The 750 Motor Club, founded by our own Bill Boddy, celebrates its 75th anniversary this year. It continues to thrive thanks to low-cost rules, diversity and – as we found out – good, clean fun
Writer Ed Foster, photographer Mitch Pashavair
Variety is, according to the dictionary, “the quality or state of being different or diverse; the absence of uniformity or monotony”. There should really be a note under that, which would read, “see the 750 Motor Club”, the much-loved grass-roots organisation that celebrates its 75th anniversary this year.
It would be easier to list cars that can’t compete under the multi-coloured 750 umbrella, such is the diversity of classes. Mazda MX-5s, Toyota MR2s, Honda Civics, sports specials, BMW Compacts, road sports, stock hatches… the list seems endless.
So how do you sample a range of 750MC cars? Unless you had time to organise a 20-car test then the best way to go about it is to get a flavour. Enter an Austin 7 Special, a 750 Formula Centaur and a Spire GT3 – two of which you might struggle to picture, were it not for the images surrounding these words. But that’s one of the attractions of the 750 Motor Club – no two cars are the same and many of them might be wholly unfamiliar.
We do recognise the first one we set eyes on as we enter the Mallory Park paddock – it’s an Austin 7 Special, a car which formed the basis of the 750 Motor Club when it was founded by our late former editor Bill Boddy (see p104). It seems an appropriate place to start, given that it is by far the earliest car of the three here today.
Austin 7 Special
Series 750MC 750 Trophy
Engine 747cc four-cylinder Austin 7, 1.5in carburettor
Details Morris Minor hydraulic drum brakes, independent front suspension, twin transverse leaf springs, regulation Austin 7 back axle with quarter elliptic springs. Friction dampers all round
From a distance, one of the only things that give away its 1932 Austin 7 running gear is the standard 7 radiator grille. It looks even more abrupt than it did on the road car, thanks to the Special’s low-profile body. Like all 7 Specials its history is unique – it was built by renowned 750 Motor Club supporter and racer Bill Cowley for his son Nigel, as an off-road car to get his 14-year-old head around the art of driving. Nigel went on to race other Cowley Specials in the 750MC, but not this one. His own son Bill Jr now races competitively with the Club in the 750 Formula class. The car he drives, a Cowley MkIV, has been passed down from father to son to grandson.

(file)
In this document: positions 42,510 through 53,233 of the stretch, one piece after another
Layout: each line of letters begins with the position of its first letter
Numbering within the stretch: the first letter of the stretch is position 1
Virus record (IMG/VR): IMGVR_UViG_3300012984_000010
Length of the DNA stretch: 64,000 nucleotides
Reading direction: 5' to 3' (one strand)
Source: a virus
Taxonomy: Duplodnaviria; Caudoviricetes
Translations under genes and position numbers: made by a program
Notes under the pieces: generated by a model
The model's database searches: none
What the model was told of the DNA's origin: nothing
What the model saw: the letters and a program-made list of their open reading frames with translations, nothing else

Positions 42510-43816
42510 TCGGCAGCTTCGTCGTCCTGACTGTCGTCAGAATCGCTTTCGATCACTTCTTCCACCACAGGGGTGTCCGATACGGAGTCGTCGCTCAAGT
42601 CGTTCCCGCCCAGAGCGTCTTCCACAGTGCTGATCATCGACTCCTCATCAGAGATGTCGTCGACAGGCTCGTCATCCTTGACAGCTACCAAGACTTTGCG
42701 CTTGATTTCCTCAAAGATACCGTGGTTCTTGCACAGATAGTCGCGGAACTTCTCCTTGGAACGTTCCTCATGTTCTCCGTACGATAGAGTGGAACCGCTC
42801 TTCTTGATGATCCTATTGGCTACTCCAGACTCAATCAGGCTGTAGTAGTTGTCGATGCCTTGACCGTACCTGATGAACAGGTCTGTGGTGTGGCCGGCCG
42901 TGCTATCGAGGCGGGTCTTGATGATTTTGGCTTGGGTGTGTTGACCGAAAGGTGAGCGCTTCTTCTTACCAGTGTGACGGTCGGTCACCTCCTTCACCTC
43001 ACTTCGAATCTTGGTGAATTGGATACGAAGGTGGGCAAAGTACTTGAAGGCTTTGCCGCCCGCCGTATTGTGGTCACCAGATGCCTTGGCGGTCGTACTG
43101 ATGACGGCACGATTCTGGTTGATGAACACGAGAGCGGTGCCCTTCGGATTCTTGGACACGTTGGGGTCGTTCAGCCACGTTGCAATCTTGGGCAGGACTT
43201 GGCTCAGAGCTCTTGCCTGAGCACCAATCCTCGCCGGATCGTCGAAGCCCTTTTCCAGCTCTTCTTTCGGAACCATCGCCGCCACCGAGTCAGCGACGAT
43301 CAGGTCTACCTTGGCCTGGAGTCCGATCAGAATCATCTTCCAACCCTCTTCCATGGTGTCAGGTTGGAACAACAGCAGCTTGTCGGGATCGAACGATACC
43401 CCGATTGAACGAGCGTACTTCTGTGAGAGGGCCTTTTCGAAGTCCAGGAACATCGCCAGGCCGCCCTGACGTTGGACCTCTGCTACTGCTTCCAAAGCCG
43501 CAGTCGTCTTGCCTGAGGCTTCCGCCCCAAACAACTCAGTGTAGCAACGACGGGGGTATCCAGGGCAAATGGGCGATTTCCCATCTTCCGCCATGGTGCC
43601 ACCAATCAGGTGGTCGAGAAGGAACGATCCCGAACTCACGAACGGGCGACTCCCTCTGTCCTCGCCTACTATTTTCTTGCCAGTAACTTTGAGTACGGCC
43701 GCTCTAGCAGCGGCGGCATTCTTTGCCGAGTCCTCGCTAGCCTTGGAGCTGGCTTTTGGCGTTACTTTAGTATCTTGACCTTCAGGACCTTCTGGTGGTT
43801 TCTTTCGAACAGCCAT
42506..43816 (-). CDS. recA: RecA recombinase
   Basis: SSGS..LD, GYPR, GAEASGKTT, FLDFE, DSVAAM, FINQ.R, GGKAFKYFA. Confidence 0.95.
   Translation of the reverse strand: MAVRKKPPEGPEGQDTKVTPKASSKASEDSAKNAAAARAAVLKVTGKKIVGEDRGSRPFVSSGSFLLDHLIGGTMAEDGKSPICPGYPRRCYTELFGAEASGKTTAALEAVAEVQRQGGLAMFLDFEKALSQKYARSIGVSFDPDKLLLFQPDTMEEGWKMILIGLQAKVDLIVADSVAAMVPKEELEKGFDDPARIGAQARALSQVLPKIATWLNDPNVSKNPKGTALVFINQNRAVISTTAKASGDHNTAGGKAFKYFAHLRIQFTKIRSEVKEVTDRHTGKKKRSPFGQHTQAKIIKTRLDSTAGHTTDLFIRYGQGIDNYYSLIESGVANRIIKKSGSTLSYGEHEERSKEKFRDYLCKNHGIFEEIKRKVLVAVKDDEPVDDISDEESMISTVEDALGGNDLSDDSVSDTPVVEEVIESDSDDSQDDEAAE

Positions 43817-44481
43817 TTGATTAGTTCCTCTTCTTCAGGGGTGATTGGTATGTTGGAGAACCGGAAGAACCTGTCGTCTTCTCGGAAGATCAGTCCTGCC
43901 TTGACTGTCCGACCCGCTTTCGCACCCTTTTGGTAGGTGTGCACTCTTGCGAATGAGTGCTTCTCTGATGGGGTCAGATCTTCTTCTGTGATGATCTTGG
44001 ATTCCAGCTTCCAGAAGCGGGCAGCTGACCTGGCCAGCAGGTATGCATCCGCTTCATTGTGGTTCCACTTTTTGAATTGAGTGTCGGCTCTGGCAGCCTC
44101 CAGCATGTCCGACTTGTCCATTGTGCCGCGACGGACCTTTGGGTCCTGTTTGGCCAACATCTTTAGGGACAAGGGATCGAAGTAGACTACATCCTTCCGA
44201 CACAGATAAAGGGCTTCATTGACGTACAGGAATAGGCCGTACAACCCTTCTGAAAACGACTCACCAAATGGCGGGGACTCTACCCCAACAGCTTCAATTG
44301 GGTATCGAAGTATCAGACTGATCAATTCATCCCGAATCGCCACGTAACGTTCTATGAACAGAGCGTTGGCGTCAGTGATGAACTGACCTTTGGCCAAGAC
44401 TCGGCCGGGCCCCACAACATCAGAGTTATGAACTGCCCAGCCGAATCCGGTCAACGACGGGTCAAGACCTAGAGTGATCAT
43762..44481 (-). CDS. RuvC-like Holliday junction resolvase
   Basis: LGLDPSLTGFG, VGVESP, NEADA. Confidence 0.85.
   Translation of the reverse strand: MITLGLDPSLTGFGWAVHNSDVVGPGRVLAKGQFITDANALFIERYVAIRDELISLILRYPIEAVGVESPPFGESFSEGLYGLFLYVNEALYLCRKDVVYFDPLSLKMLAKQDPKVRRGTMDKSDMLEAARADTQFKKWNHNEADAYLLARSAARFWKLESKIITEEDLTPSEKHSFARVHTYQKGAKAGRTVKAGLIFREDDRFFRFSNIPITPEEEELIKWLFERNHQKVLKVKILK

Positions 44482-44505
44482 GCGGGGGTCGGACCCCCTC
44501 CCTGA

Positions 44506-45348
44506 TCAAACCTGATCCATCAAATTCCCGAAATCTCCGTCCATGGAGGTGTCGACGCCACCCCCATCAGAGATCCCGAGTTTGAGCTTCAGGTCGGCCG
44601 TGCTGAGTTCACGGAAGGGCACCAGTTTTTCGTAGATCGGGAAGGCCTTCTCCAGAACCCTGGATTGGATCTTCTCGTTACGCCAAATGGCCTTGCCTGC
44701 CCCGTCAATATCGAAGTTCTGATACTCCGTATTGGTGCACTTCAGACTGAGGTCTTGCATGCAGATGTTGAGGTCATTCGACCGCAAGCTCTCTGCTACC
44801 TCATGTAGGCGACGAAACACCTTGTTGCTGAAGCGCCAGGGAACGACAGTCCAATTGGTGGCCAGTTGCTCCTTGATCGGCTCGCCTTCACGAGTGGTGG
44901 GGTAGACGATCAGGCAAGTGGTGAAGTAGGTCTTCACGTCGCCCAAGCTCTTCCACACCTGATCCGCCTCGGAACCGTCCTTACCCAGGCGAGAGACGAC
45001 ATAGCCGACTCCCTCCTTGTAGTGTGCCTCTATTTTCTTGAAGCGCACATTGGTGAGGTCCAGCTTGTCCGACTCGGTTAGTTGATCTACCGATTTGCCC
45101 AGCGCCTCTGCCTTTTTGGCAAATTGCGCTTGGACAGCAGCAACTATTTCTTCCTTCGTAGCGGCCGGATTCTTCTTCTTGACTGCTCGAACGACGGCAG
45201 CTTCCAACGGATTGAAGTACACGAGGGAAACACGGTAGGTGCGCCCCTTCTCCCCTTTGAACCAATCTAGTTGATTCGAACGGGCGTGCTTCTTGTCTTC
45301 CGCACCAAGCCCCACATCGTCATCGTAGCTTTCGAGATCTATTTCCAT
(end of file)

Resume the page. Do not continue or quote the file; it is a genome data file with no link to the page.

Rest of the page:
The Austin 7 was sold by the Cowleys and converted into a racer, eventually finding its way to the current owner (he prefers to call himself “custodian”) Charlie Plain-Jones. “It actually belongs to my wife,” he says.
“I now race it with her permission. Very carefully…”
Plain-Jones is an ex-hillcimber and sprinter and only arrived at the 750MC’s door a year ago. “I tried racing a pretty standard Austin 7 and, quite frankly, it was a bit lonely at the back. This car came up for sale and we thought ‘that will be a bit more competitive’, so we got it without even knowing its history.”
The 1960s body is as simple as the rest of the car and, once I’ve managed to cram my 6ft 7in frame into the seat, my first thought is about vulnerability. Not only do your elbows stick well out of the side, but there really is very little in front of you. Fittingly for such a car, the controls are minimal – a comparatively large steering wheel, a gearstick for the four-speed ’box, three pedals and, well, that’s it. There’s a cut-off switch, a starter button and a switch for the fan, but these are no use once you’re on track.
“The oil is drip-fed,” warns Plain-Jones, “so the pressure never gets above 12lb. It might get up to 15lb when you’re flat out down the straight, though… When it’s ticking over you’ll be lucky to see 3lb – it looks perilously low, but entirely normal.
“The work on the car has been ongoing – 1932 metallurgy has its limits. I must admit that Austin 7s are no longer the cheapest racers when you compare them to some hot hatches, but for us it’s the historical aspect. The formula suits us because you don’t have to be too precise – they are specials, they were built as specials and they’re a part of motor sport history. There are cheaper cars and there are faster cars, but 7s are what make it for me.”
With all this in mind I tread gingerly out on track. The 7 is on surprisingly hard road tyres but, as Plain-Jones says, “You can have too much grip on a 7 because the suspension was designed in the 1920s. If you have too much you can tear the suspension apart…”
As I come out of Gerards, checking the rear-view mirror with caution (this is an open track day, after all), I squeeze the throttle and go for fourth. The acceleration is progressive rather than powerful and when I gently put the brakes on for the Lake Esses it desperately wants to veer right into the lake. No matter – the problem has cleared in a few corners.
As Plain-Jones says, it’s not the fastest car out there, but the freedom you feel at the helm – partly down to how vulnerable you are – could be matched only by a motorbike. It’s old, but full of character.
Series Premier Choice Group 750 Formula
Engine 1108cc four-cylinder Fiat from a Panda